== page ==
For those who don’t know, I am only la Muséophile in my spare time. My main work is as a Senior Lecturer in French and Cinema Studies. Contemporary French film holds an even dearer place in my heart than Paris museums (though it feels sacrilegious to say so on this site) and as my students know well, I find a way to weave French film into much of my teaching.
This has led to a few requests for a post on the small cinemas of Paris- those tiny theatres tucked away down the side streets of the fifth arrondissement that need a bit of insider knowledge to find. Paris is a world city like any other and is therefore home to its fair share of multiplex cinemas. I’m no purist; I’ve been known to catch a film or three in the gigantic subterranean hub of Ciné-Cité Les Halles, or one of the major MK2 theatres near the Champs-Elysées or the Bibliothèque Nationale.
But the most charming, authentic and unusual Paris film experiences are to be had in the little cinemas that pepper the inner south. Most of these are in the Latin Quarter, the city’s intellectual heart, though some are hidden a little further afield. Some, like Action Christine, only have one screen. Others, like the Cinéma Champo, are part of film history itself; Jean-Luc Godard used to skip class and learn filmmaking from the early masters here (the Champo often shows Godard classics as an homage.) Arthouse, international and documentary films abound in small cinemas like La Clef, a little further south near Censier-Daubenton. Closer to the Seine, Le Studio Galande is a little underground space that keeps the international ritual of Friday-night singalongs to the Rocky Horror Picture Show alive for Parisian fans. The smaller MK2 cinemas nearby at la Place Saint Michel and la Place de l’Odéon are excellent, and show a mix of mainstream and arthouse films that caters perfectly to the rive gauche crowd.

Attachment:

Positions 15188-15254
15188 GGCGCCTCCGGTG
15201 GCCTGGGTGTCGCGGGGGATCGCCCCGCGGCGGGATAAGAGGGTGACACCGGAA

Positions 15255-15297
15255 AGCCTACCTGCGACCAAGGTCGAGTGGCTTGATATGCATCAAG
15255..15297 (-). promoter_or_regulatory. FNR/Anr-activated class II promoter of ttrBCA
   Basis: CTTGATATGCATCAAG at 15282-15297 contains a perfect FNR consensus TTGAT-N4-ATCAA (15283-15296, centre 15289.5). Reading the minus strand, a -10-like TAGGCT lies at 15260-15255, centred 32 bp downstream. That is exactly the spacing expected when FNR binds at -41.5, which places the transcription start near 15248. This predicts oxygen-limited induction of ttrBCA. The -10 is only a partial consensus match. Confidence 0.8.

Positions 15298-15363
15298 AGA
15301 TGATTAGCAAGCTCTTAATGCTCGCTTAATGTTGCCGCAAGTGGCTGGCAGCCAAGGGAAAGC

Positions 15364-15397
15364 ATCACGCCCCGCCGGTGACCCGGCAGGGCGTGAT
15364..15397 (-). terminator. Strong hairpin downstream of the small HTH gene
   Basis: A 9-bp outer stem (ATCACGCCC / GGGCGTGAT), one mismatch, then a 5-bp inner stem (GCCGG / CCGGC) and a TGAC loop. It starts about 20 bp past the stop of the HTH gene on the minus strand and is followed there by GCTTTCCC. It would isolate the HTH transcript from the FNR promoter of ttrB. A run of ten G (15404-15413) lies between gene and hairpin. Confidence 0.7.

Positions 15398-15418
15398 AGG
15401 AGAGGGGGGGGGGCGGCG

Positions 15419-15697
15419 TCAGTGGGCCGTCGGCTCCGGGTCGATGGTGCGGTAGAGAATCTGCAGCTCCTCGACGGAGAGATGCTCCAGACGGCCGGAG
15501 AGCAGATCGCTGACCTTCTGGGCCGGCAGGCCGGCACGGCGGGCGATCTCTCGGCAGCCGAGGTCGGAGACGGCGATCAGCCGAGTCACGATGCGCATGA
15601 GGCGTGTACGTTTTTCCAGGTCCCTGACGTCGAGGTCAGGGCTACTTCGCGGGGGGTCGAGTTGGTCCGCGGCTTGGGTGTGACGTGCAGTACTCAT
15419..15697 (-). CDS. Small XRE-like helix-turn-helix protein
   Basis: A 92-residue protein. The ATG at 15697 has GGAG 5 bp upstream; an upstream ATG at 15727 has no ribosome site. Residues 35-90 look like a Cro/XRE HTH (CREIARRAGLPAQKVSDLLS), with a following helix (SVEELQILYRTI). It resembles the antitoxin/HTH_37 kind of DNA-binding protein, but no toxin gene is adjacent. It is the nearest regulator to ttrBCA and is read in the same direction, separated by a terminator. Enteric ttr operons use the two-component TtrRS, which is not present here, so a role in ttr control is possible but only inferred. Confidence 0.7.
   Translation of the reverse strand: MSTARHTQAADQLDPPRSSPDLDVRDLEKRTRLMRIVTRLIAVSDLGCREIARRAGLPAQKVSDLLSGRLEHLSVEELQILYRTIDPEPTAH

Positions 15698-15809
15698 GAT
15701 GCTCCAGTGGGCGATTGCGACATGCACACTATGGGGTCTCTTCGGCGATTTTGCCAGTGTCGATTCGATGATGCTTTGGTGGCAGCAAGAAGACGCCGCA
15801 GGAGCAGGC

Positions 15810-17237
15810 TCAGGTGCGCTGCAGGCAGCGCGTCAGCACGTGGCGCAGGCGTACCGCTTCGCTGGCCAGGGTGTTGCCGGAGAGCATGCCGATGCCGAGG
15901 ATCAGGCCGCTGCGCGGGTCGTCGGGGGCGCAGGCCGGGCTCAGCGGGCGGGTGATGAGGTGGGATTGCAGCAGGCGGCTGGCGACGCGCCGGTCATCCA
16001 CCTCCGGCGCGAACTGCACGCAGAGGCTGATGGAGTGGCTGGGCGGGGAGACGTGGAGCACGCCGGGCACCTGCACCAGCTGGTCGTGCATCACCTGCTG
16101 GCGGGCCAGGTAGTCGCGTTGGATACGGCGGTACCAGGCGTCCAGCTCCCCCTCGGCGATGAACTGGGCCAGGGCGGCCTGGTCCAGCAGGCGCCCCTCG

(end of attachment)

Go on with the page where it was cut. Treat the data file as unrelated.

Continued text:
Paris is an endlessly rich city of cinema culture. On any given evening, the fifth and sixth arrondissements will be screening a plethora of new, classic, high-profile and practically-unknown films, in dozens of tiny rooms most have never even heard of. The best way to find out what’s on offer is to pick up a copy of the Officiel des Spectacles for a few centimes from any street press kiosk and trawl the independent cinema listings. Through the Officiel, I’ve found a Chilean documentary playing at La Clef, a David Lynch retrospective at Le Champo, the latest Jacques Audiard at Le Reflet Médicis and countless other gems. Cinema lovers shouldn’t miss the Cinémathèque and its own Musée du Cinéma in the twelfth arrondissement, but there’s nothing like immersing yourself in film in the heart of the world’s greatest cinema city.
Xx la Muséophile
Les Petits cinémas de Paris, 5th and 6th arrondissements
Check websites of individual cinemas (linked above) for session times, addresses and prices